When to Disclose a DUI on a Job Application in Pennsylvania
Applying and interviewing for a new job is always stressful. Potential employers want to know if you have the right qualifications and about your past. You may feel as though a prior DUI doesn’t properly represent who you are now, so it’s understandable to worry about disclosing it on a job application.
Every job application and employer is unique, but it’s important to always be honest when you apply and interview for a new job.
If you are looking to move past a previous DUI conviction or need help with a current charge, it’s best to speak with an experienced DUI attorney. In Pittsburgh, contact Worgul, Sarna and Ness at (412) 281-2146 to schedule a free, initial consultation.
What Happens to My Career After a DUI?
If you get a DUI and you have to report the conviction to your employer or a governing agency, your job may be at risk. Your professional license could be suspended or revoked, or you may be let go by your employer. A professional legal advisor can help you navigate a difficult situation before and after reporting your DUI. You may be able to challenge your DUI to avoid a conviction or negotiate the terms of your license or employment.
Do Job Applications Ask about DUIs in Pennsylvania?
Some employers want to know about DUI convictions, and others are curious about DUI arrests too. If you were arrested and your charges are pending, then you don’t have to disclose your DUI if your application is only inquiring about previous convictions.
Do not volunteer information about any DUI incident that is not requested.
How to Explain a DUI on a Job Application
If you have to disclose your DUI, be sure to express regret and focus on how you’ve grown since the arrest. Explain that your actions were a mistake, but you took important steps so that they won’t be repeated. A potential employer may be willing to look past it, especially if you can take this opportunity to highlight how you are qualified for the job.
For example, you might say, “I’m not proud of my past mistakes, but I am proud of the person I’ve become. Before my arrest, I didn’t consider how my actions had consequences — not only for me, but for other people as well. Getting a DUI was a wake-up call that things needed to change. After my arrest, I completed a rehabilitative program and community service, where I learned valuable lessons I apply to my career and everyday life. The growth I’ve made since the DUI has been the result of hard work, commitment, and compassion towards myself and the people around me. I believe these qualities, combined with my skills and experience, will enable me to be successful in this role.”
Do I Have to Report a DUI to My Employer?
If you get a DUI, you may have to report a conviction to your employer if you work in a particular field. If you’re a commercial driver or possess a CDL, then your employer likely requires the disclosure of any traffic tickets or a DUI conviction. If you operate any motor vehicles while on the job, you may also be required to report a DUI to your employer.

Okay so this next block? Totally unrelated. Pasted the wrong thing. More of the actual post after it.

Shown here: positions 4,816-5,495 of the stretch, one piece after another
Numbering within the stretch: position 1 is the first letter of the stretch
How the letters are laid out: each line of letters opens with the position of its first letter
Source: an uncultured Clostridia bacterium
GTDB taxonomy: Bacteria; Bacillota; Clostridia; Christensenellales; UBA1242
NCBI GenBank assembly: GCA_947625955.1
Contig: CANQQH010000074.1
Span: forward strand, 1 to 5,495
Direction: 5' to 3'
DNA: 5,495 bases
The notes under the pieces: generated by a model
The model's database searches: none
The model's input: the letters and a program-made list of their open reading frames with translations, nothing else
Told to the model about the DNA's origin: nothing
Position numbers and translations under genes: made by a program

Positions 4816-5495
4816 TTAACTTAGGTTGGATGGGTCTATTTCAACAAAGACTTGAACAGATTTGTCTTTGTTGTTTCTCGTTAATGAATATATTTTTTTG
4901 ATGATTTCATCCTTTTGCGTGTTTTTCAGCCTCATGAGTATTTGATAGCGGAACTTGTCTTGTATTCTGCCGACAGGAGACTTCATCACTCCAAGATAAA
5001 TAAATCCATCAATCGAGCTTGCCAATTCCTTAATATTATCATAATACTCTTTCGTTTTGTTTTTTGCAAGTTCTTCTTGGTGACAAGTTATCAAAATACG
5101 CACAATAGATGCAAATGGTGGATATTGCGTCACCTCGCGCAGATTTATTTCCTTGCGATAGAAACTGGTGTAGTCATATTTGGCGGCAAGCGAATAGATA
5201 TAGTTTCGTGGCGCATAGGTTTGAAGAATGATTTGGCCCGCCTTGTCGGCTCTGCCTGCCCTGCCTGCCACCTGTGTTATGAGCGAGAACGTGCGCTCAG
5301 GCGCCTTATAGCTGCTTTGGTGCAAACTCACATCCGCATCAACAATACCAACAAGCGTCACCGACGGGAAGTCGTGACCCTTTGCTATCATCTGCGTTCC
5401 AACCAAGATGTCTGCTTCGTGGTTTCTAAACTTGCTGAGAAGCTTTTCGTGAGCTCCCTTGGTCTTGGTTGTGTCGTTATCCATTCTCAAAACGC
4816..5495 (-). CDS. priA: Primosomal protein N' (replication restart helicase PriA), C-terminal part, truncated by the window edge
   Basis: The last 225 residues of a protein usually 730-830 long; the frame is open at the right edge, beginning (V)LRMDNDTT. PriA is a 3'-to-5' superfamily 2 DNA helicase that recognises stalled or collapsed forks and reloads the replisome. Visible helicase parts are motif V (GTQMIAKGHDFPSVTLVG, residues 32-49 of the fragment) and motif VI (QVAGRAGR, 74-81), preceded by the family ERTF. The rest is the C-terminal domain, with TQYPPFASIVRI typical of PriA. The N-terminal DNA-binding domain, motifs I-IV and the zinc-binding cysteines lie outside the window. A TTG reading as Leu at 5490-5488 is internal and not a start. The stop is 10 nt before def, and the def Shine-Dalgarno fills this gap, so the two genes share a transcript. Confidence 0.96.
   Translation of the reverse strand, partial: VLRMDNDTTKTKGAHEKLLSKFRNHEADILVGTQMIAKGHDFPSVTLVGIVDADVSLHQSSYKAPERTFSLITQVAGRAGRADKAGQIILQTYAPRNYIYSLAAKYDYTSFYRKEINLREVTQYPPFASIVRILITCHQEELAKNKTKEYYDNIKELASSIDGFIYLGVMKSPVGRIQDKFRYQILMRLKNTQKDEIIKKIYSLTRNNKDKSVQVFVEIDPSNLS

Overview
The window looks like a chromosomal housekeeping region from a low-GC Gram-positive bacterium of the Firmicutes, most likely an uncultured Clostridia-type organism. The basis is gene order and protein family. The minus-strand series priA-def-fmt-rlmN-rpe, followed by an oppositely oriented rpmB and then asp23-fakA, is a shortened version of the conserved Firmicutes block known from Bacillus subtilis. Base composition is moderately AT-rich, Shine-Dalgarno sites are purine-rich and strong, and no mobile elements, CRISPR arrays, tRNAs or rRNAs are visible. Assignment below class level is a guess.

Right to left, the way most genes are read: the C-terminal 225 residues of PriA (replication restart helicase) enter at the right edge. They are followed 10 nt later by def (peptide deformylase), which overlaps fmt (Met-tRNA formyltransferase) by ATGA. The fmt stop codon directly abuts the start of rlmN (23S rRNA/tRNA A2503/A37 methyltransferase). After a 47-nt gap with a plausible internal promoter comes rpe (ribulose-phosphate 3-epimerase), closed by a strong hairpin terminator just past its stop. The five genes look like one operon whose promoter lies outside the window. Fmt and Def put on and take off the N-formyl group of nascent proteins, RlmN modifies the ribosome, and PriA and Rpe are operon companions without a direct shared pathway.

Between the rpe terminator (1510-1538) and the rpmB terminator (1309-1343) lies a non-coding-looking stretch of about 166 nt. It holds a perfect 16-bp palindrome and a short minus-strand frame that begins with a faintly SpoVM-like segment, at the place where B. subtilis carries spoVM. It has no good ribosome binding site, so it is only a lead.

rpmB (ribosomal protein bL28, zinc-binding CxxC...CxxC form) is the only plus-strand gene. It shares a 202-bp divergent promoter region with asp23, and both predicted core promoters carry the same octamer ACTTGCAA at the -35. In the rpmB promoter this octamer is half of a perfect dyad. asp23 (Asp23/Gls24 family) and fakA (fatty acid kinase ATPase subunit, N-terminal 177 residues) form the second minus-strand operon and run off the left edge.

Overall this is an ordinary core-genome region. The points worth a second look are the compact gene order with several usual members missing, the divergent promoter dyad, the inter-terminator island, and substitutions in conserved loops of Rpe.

You should review your company handbook or consult with your human resources (HR) department to determine what your reporting requirements are.
Do I Have to Report a DUI to a Licensing Board?
If you have a professional license, such as a nursing license, medical license, or another form of registration, then you may have to report your DUI to the administrative board that manages your professional license. Each supervisory board has different requirements.
Some of the requirements for Pennsylvania licensing boards regarding DUI reporting include:
- Pennsylvania State Board of Nursing – RNs, LPNs, CRNPs, LDNs, and CNSs must notify the State Board of Nursing within 30 days of pending criminal charges or a conviction.
- Pennsylvania State Board of Medicine – Doctors and other medical professionals governed by the Pennsylvania State Board of Medicine must report any criminal conviction, including a DUI, to the board.
- Pennsylvania Department of Education – Anyone working at a school, including teachers, principals, secretaries, school nurses, coaches, cafeteria staff, janitors, landscaping contractors, and more must report a DUI upon hire to a school district. If a teacher or anyone else with a professional license gets a DUI while employed, they must report to their employers and the Pennsylvania DOE.
This is just a sampling of the professionals who must report DUIs to their governing bodies. If you are unsure if you need to report a DUI to your licensing board, you should consult with a Pittsburgh DUI lawyer to find out more and discuss your legal options.
Prevent a DUI Conviction or Remove One From Your Record
A capable DUI lawyer can work to have your charges dropped and prevent a criminal conviction. However, if you have a previous conviction, Pennsylvania expungement law might allow you to have your conviction expunged.
A previous conviction that is successfully expunged will be sealed and not available to most employers conducting a background search. While an expunged record is not available to individuals, private organizations, or internet search services, an expunged record may still be available to law enforcement or government agencies.
A Pittsburgh DUI Attorney at Worgul, Sarna & Ness Can Help You
Disclosing a DUI on a job application can be difficult, but being honest is essential when seeking a new job. Do not volunteer information if it is not required, and explain how you have improved yourself if possible. But the best way to prevent a DUI from getting in your way is to avoid a conviction altogether.
A defense attorney from Worgul, Sarna & Ness, Criminal Defense Attorneys, LLC can help you get your charges reduced or dropped. If you have been arrested for a DUI, it’s important to call an attorney as soon as possible. Contact us at (412) 281-2146 to schedule a case consultation today.